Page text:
The 4K video is limited to 30fps (against 60fps on the Mini 3 Pro), but it is still enough to capture striking video. The digital zoom is pretty handy too and goes up to 4x in full HD mode.

Despite the multiple pixels, in lower light, some noise is evident, especially as the camera moves across the scene. The 3200 ISO limit and 2-1/8000s electronic shutter definitely prefer brighter weather, even if they cope with gloom.

On the other hand, the exposure decisions are made so fast as there is almost no lag. We’d still suggest fixing the exposure for a shot, but if you don’t you’ll likely still get useable material.

One slight irritation is the autofocus. When we took off from a pad, the camera focused on the grass in front of it and needed a screen tap to remind it to look further afield. Similarly, when hovering near us or test subjects, the focus didn’t recognize and switch to humans in the way we might hope. We also saw it hunt once or twice in the cloudy weather – disappointing but likely inevitable. It’s also worth pointing out that we tried the same thing with the Mini 3 Pro and it, too, stuck with the near focus on the grass well past the point the grass was in the shot.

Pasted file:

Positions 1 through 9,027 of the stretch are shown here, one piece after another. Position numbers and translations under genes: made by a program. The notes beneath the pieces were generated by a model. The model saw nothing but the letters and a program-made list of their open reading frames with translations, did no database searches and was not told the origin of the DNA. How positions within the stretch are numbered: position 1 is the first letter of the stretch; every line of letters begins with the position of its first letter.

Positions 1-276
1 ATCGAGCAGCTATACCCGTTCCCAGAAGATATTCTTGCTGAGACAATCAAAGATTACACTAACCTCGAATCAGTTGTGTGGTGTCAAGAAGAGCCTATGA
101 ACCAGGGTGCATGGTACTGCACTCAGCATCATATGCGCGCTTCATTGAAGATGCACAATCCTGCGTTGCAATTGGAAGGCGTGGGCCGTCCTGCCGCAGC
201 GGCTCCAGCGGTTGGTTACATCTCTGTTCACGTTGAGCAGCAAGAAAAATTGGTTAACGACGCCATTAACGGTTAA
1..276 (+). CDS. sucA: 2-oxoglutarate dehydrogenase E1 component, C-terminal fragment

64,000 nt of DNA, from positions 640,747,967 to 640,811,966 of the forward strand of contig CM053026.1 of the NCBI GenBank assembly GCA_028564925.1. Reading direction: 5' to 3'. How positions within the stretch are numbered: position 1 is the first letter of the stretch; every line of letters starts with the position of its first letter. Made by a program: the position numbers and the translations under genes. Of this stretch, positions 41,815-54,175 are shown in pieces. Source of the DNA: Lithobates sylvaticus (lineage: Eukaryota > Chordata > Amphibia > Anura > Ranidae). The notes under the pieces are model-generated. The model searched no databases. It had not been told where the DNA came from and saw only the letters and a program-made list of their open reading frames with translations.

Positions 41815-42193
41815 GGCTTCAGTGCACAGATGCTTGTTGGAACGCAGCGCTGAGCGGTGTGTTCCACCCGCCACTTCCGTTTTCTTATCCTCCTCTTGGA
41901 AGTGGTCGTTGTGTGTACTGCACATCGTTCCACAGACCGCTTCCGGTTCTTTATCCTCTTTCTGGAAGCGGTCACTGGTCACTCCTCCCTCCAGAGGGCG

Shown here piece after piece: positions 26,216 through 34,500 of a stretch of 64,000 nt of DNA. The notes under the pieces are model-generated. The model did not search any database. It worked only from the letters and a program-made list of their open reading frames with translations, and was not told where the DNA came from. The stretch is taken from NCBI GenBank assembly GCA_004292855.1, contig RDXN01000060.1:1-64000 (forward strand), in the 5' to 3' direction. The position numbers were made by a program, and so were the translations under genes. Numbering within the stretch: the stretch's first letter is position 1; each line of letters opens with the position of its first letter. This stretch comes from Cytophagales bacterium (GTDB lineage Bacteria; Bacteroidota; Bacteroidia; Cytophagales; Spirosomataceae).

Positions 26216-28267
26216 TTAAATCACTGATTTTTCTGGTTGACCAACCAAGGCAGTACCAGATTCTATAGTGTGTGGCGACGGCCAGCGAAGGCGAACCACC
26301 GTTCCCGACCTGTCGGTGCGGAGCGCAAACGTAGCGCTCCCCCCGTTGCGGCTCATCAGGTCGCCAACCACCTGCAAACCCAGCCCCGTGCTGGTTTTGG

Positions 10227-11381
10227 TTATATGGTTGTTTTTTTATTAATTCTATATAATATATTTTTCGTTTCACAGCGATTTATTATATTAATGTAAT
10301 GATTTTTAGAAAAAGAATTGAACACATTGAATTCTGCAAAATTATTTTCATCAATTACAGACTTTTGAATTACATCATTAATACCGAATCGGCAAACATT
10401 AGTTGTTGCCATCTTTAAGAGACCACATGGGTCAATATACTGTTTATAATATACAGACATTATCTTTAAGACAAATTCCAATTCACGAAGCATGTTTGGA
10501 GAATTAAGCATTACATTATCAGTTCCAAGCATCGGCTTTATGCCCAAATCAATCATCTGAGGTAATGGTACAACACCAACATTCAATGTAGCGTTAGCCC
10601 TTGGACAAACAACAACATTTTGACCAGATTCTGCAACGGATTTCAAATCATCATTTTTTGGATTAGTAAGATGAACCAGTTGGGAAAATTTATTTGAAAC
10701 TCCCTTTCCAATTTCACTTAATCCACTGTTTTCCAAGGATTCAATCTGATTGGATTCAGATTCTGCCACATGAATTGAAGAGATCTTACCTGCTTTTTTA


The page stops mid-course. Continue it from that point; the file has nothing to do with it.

DJI Mini 3: Software features

DJI Mini 3

Capturing a ‘Dronie’ QuickShot, with the subject highlighted and the shutter button counting the time taken as the drone pilots itself. With no collision detection, you’ll need to keep your eyes on it. (Image credit: Adam Juniper / Digital Camera World)

Compared to DJI’s higher-end options, the Mini 3 has a relatively bare-bones feature set, but it’s still enough to do a few interesting things. DJI have included its Panorama functions, with which the drone can shoot and assemble a wide-angle view from wherever you choose to hover. It handles all the turns, camera tilts and image capturing, and – after a short processing period – you get the completed image. We can’t fault the implementation of this tool which makes it a joy to use (though best not captured on a low battery). Given Photoshop is abandoning 3D, it’s also great that DJI include a viewer for the 360˚ panoramas.

For videographers the QuickShots are five (in this case) dramatic shots that will keep a subject as the center of attention while the drone orbits, or shoots up, creating a captivating few seconds of video. We liked that this feature is able to identify humans, and that most of the shots have options – for example how many meters away the drone can travel – providing more flexibility than you might expect. What this is not, however, is subject tracking; the Mini 3 Pro can follow people and take some action to avoid obstacles. If you’re interested in that, you’ll need to look up the chain.